Without DZ2: So, when turning on the power supply in the first picture (without DZ2), the positive power V+ supply begins "pulling up" the point A through the pull-up resistor R1 and the Zener diode DZ1. At the same time, the negative power supply V- "pulls down" the point A through the pull-down resistor R2. Since R1 is five times stronger (stiffer) than R2, it will stretch five times less... and since DZ1 has zero differential resistance, it will not stretch at all. So the point A will rise with 2 cm (2 V) above ground...

With DZ2: When connecting DZ2, it will be forward-biased; so it "pulls down" the point A to 0.7 cm (0.7 V) above ground.

• Let the OP work it out first then post your answer. ;^) Jan 4, 2020 at 18:10
• OK, I see... I have prepared a "qualitative" (without any calculations) graphical interpretation. Maybe it will give some guidance for thinking? In any case, it would be a useful addition... Jan 4, 2020 at 19:07
• He's nearly there. Go ahead and post. Jan 4, 2020 at 19:13
• Thanks for the illustration. It really fits in with the explanations @Transistor gave me. Also, did you draw this by hand? It looks gorgeous.
– Carl
Jan 4, 2020 at 19:25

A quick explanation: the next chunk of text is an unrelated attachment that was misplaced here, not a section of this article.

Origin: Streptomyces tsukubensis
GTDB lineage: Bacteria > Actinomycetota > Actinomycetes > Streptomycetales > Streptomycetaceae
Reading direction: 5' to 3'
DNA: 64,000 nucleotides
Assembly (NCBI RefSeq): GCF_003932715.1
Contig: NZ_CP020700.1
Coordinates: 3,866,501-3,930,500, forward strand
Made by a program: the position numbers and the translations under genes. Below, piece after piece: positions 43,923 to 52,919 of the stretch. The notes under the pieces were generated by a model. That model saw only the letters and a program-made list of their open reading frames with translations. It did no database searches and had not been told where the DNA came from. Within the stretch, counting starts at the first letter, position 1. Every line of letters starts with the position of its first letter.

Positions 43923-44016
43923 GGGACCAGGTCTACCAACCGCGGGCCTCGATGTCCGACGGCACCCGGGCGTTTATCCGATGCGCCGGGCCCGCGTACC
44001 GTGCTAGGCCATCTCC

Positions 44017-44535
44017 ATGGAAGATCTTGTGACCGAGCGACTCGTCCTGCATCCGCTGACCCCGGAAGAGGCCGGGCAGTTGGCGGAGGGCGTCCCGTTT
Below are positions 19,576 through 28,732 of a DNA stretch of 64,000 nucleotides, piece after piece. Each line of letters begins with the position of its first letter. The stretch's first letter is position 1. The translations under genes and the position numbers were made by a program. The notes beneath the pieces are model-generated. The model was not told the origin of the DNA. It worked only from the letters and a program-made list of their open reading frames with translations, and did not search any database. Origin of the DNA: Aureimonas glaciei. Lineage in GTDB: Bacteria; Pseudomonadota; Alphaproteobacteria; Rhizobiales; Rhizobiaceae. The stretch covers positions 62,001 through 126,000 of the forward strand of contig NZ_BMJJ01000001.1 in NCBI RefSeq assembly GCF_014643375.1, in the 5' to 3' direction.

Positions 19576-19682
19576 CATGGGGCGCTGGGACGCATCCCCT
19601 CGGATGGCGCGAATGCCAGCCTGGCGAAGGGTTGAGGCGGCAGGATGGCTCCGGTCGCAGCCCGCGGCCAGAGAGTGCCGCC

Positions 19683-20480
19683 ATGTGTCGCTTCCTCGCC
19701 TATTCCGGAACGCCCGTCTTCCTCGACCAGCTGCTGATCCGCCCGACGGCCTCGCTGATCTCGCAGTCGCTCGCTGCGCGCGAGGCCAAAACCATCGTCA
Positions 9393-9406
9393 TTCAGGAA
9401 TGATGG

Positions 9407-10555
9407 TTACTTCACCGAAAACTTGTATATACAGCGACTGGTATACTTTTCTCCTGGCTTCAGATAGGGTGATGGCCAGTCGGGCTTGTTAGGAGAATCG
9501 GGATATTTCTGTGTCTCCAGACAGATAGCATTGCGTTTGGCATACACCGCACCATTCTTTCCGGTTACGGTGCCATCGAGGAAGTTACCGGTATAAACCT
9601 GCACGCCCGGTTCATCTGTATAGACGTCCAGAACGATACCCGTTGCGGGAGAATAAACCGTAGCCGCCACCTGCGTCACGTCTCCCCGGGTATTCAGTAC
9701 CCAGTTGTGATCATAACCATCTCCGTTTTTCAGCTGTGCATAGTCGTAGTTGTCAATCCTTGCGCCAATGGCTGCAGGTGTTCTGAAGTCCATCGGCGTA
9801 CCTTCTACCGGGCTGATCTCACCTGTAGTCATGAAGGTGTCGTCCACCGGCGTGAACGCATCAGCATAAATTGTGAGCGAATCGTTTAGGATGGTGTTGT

• Yes, it is a hand-made picture. I made it an hour ago by the help of my grandson's fiber pens:-) Jan 4, 2020 at 19:33

No, not necessarily. There will be some voltage drop across the zener diode. The data sheet for the zener diode will tell you how large it is.

Edit: This answer is mostly irrelevant now that the question has been updated.

• What if the zener-diode is ideal?
– Carl
Jan 4, 2020 at 17:19
• @Carl nothing is ideal. Jan 4, 2020 at 17:20
• I'm being theoretical here. If the zener-diode is theoretically ideal, will the voltage at Node A then be 0 volts?
– Carl
Jan 4, 2020 at 17:21
• @Carl If it were ideal, then the voltage at A would be zero. This is not the only way the voltage at A can be zero. However, it is not necessarily zero. Also, if it were ideal, then I would expect to see some other component(s) modelling the non-idealities, but I don't see that. Jan 4, 2020 at 17:22

The question was not quite right, but the simple answer is no, it cannot be at 0V. If ideal zener diode means that Vzbreakdown = 1.5V with Iz(min) ~ 0mA, then DZ2 will be forward biased, the voltage of A would be around 0.6V-0.7V.

The Zener diode needs to be biased at right value to have desired result, for example, make sure Dz1 is reverse biased with IDz1 > Iz(min).